• [0025]
    Referring now to FIG. 4, there is illustrated a manner for controlling the number of phases based upon the output of the error amplifier of the regulator rather than upon the load current IL. This enables the system to be able to drop and add phases to a regulator quickly based upon the output voltage VOUT or the VCOMP voltage of the error amplifier output. Based on the voltage step change magnitude and slew rate at the error amplifier output, one or more phases can be added back in a relatively rapid manner to handle the transient response in, for example, CPU VR applications. If load currents drop rapidly, one or more phases can be dropped in one step to further improve efficiencies. Within VR controllers, phases are often dropped to include the operating efficiency in the low power state. During a fast transient event, the output voltage will drop quickly due to ESL and ESR of the output capacitors, and the error amplifier output COMP signal 402 will increase to a high level.
  • [0026]
    The proposed phase number control scheme will add phases back into the system based upon the deviation of the COMP signal 402. There will be multiple levels to add phases on a one by one basis. Thus, at time T0 when the COMP signal has begun to increase to the indicated level, a single phase number is added back to the total number of phases. As the COMP signal 402 continues to increase from time T0 to time T1, a second phase is added back at time T1. Similarly, by the COMP signal 402 continues to increase from time T1 to time T4, the phases are added at each of the COMP voltage levels that are associated with the addition of a further phase until all of the phases have been placed back in operation at time T4.
  • [0027]
    Referring now to FIG. 5, there is illustrated a first embodiment of circuitry for generating control signals to the multiphase controller 217 to add phases to and remove phases from a multiphase converter responsive to the error amplifier voltage VCOMP. The error amplifier output voltage VCOMP is provided to a node 502. An offset voltage source 504 is connected between node 502 and a non-inverting input of comparator 506. A sampling switch 508 is connected between node 502 and node 510. Node 510 is connected to the inverting input of the comparator 506. The sampling switch 508 is controlled responsive to a sampling clock signal 512. A capacitor 514 is connected between node 510 and ground. The output of the comparator 506 provides a control signal for providing an indication to add a phase within the multiphase controller.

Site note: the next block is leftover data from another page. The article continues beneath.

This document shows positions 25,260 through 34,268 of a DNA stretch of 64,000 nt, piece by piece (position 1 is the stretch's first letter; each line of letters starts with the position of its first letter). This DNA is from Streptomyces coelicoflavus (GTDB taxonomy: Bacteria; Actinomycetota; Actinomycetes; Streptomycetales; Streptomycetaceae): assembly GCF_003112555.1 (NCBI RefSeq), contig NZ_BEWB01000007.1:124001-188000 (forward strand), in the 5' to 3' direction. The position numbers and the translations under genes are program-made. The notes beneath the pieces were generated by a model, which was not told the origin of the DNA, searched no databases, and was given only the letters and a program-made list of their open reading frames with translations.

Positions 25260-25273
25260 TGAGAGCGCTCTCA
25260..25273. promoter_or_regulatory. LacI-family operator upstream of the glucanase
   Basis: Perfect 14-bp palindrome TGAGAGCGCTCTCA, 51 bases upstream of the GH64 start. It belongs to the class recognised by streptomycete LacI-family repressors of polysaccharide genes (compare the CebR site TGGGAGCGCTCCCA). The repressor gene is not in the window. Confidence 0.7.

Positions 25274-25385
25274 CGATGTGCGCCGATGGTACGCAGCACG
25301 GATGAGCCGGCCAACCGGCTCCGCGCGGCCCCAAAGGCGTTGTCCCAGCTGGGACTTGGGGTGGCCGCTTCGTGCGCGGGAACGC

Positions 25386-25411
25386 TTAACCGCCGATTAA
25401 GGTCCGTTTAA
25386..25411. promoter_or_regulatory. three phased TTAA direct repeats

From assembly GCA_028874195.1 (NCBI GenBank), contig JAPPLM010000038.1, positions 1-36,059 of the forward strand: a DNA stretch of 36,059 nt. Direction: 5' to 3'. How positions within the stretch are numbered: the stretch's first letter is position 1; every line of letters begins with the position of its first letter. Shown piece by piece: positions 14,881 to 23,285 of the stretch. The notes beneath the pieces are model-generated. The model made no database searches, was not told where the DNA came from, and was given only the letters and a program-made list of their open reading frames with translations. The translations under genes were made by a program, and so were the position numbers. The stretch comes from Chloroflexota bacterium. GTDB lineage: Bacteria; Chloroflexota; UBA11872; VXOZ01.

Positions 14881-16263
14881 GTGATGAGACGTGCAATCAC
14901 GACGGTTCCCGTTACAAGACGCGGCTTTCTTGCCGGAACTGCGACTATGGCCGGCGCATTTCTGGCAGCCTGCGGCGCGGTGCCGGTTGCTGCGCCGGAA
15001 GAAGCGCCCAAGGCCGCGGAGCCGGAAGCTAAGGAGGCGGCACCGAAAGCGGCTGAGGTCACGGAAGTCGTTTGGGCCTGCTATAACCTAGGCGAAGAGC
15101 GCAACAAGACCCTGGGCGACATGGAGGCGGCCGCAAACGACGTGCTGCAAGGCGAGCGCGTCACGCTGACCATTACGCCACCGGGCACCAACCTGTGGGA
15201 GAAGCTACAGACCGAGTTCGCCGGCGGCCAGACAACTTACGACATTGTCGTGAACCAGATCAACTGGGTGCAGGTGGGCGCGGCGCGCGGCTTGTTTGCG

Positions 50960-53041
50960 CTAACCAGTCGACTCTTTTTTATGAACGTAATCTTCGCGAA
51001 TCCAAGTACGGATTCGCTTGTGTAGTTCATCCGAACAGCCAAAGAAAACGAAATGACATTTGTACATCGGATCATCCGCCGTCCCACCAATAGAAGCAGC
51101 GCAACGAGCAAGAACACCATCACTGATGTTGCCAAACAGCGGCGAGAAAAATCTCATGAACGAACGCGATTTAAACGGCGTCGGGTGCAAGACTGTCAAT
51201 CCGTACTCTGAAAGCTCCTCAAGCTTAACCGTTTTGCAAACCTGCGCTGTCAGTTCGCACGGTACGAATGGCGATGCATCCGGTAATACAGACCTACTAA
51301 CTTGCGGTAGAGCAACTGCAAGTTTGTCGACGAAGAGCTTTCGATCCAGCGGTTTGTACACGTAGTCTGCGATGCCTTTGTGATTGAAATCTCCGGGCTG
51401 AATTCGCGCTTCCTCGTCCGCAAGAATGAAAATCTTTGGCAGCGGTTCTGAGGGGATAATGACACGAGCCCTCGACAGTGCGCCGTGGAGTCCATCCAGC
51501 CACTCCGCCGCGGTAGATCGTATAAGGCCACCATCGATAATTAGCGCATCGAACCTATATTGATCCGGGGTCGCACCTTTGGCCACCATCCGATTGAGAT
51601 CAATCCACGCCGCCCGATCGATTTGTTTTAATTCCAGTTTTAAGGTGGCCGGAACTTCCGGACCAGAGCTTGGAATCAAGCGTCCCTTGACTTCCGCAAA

• [0028]
    The error amplifier voltage VCOMP is sampled by switch 508 at its peak value on the rising edge of each PWM signal of every active phase. If the VCOMP voltage is higher than the sum of the VCOMP voltage received at node 502 and the ΔV offset voltage applied from voltage source 504, a phase will be added by the multiphase regulator responsive to the output of the comparator 506 going to a logical “high” level. The error amplifier voltage VCOMP at node 502 is again sampled by switch 508 to adjust threshold voltage for a next triggering. If the error amplifier voltage VCOMP continues to increase and reaches the updated threshold a further phase is added responsive to the output of the comparator 506 again going to a logical “high” level.
  • [0029]
    Referring now to FIG. 6, there are illustrated the various waveforms associated with the operation of the circuitry of FIG. 5. The ILOAD signal 602 represents the load current through the inductor of the buck regulator. The RAMP1 signal 604 comprises the ramp signal applied in the PWM logic to generate the PWM control signal. The sampled_VCOMP+ΔV signal 606 illustrates the voltage applied to the non-inverting input of the comparator 506. The sampled_COMP signal 608 indicates the VCOMP voltage sampled by the sampling switch 508. The COMP signal 610 comprises the VCOMP error voltage that is being applied at node 502. The sample_clock signal 612 which controls the sampling switch 508 includes a sampling clock pulse at each rising edge of a PWM signal. PWM1 through PWM3 illustrate various PWM phase signals 614 that may be added to the multiphase regulator responsive to the monitored VCOMP signal 610.
  • [0030]